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Breast cancer is not just one disease, but several. The type of breast cancer being diagnosed is determined by the specific cells in the breast that are affected. Breast cancer can begin in different areas of the breast – the ducts, the lobules or in some rarer cases, the tissue in between.
Each patient will receive their own treatment plan based on their breast cancer type, subtype, and stage of disease. Advances in treatment has allowed for each treatment plan to be more personalised for patients, which results in better treatment and outcomes. Therefore, your treatment may be different from other breast cancer patients.
Breast cancer can be broken down into two main categories: invasive or non-invasive.
What is Non-Invasive Breast Disease (or Tumour)?
Non-invasive breast cancer is cancer which is contained within the milk ducts or lobules in the breast. It is cancer which has not grown into the normal breast tissue.
Non-invasive breast cancer is sometimes called carcinoma in situ, which means ‘in the same place’, or pre-cancers. Non-invasive breast cancer can either be ductal carcinoma in situ or lobular carcinoma in situ.
Ductal Carcinoma in Situ
Ductal carcinoma in situ, or DCIS, is a non-invasive breast condition which affects around 1,200 women per year in Australia. DCIS is the name for abnormal changes in the cells located in the milk ducts of the breast.
These abnormal changes have the potential to turn into invasive cancer cells, however DCIS is not considered invasive in itself. In DCIS, the abnormal cells are contained within the milk ducts and cannot travel to other parts of the body.
DCIS cannot usually be felt as a lump, but is typically found on a mammogram or ultrasound. Without treatment, some people (but not all) with DCIS develop invasive breast cancer. Treatment of DCIS usually involves breast surgery and in certain cases radiotherapy. Occasionally surgery to remove lymph nodes and/or hormonal therapies are used.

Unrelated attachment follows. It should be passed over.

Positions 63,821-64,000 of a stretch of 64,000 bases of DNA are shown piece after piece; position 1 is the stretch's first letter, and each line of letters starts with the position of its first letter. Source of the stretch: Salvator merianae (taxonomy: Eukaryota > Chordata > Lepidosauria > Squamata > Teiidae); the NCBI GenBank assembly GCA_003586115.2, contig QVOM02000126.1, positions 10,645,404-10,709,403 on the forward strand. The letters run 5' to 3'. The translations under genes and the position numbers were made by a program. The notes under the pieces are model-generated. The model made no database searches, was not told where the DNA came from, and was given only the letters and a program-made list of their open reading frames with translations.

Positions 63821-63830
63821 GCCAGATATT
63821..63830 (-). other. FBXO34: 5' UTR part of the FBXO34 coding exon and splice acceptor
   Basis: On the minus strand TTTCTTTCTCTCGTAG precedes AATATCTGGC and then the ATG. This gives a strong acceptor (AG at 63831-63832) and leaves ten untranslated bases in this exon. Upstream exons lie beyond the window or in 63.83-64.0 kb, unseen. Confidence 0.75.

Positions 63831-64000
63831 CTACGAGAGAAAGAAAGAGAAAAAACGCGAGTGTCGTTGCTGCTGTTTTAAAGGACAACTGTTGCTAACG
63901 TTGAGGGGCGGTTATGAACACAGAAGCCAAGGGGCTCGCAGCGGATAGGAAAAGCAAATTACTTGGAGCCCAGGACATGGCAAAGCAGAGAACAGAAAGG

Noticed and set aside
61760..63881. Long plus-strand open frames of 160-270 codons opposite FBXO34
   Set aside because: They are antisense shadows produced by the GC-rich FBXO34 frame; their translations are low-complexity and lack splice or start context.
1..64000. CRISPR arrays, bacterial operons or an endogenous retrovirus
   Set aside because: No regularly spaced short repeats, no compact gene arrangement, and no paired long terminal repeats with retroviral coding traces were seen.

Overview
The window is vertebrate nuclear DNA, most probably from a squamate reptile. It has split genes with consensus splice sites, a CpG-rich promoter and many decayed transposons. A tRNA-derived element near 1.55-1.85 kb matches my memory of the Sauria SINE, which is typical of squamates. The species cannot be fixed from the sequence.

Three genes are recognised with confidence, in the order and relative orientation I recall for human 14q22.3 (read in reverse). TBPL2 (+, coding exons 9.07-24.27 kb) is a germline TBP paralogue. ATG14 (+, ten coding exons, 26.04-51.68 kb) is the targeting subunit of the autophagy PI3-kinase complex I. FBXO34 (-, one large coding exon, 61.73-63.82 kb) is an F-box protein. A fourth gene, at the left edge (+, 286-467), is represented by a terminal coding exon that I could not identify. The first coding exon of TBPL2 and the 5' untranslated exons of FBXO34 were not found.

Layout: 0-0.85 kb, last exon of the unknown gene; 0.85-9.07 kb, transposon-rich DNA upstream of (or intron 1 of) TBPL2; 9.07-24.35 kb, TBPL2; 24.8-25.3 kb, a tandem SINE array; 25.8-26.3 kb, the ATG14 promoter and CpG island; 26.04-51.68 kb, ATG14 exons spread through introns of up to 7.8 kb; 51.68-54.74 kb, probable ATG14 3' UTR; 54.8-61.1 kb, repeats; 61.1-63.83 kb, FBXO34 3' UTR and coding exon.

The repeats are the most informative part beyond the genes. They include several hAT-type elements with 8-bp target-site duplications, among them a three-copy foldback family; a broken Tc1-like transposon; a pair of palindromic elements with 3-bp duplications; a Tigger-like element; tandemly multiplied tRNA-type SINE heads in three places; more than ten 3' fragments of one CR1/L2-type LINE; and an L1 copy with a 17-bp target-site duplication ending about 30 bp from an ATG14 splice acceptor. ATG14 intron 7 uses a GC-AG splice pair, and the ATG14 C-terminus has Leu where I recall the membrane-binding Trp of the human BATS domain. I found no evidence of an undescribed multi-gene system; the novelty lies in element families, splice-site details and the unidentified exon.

Lobular Carcinoma in Situ
Lobular carcinoma in situ or LCIS is a non-invasive breast condition. LCIS is the name for abnormal cells that are contained to the lobules (milk glands) and ducts of the breast.
Like DCIS, these abnormal changes can turn into invasive cancer cells, but it is not breast cancer as we more commonly understand it. A woman cannot die from LCIS as the cells are contained within the milk producing structures of of the breast.
LCIS cannot usually be felt but is generally found in a mammogram or when a biopsy is taken for another reason. LCIS does not require treatment if there are no other abnormal changes to the breast. However, a woman with LCIS should be carefully monitored as having LCIS increases the chance of developing breast cancer in future.
What is Invasive Breast Cancer?
Invasive breast cancer means that the cancer has spread from the original site to other areas, like neighbouring breast tissue, lymph nodes or elsewhere in the body. The two main invasive breast cancers are invasive ductal carcinoma and invasive lobular carcinoma.
Invasive Ductal Carcinoma
Invasive ductal carcinoma is a broad term used to classify cancer that began growing in a milk duct and has invaded the fibrous or fatty tissue of the breast outside the duct. Invasive ductal carcinoma accounts for around 80 per cent of all breast cancers diagnosed.
Invasive Lobular Carcinoma
Invasive lobular carcinoma, the other major histological subtype, is a breast cancer that has spread beyond the lobules and ducts, potentially spreading to the lymph nodes and other parts of the body. Typically, invasive lobular carcinoma tumours are associated with a good prognosis, being intermediate grade and oestrogen receptor positive. However, the tumour can sometimes lead to metastases.
Paget’s Disease of the Nipple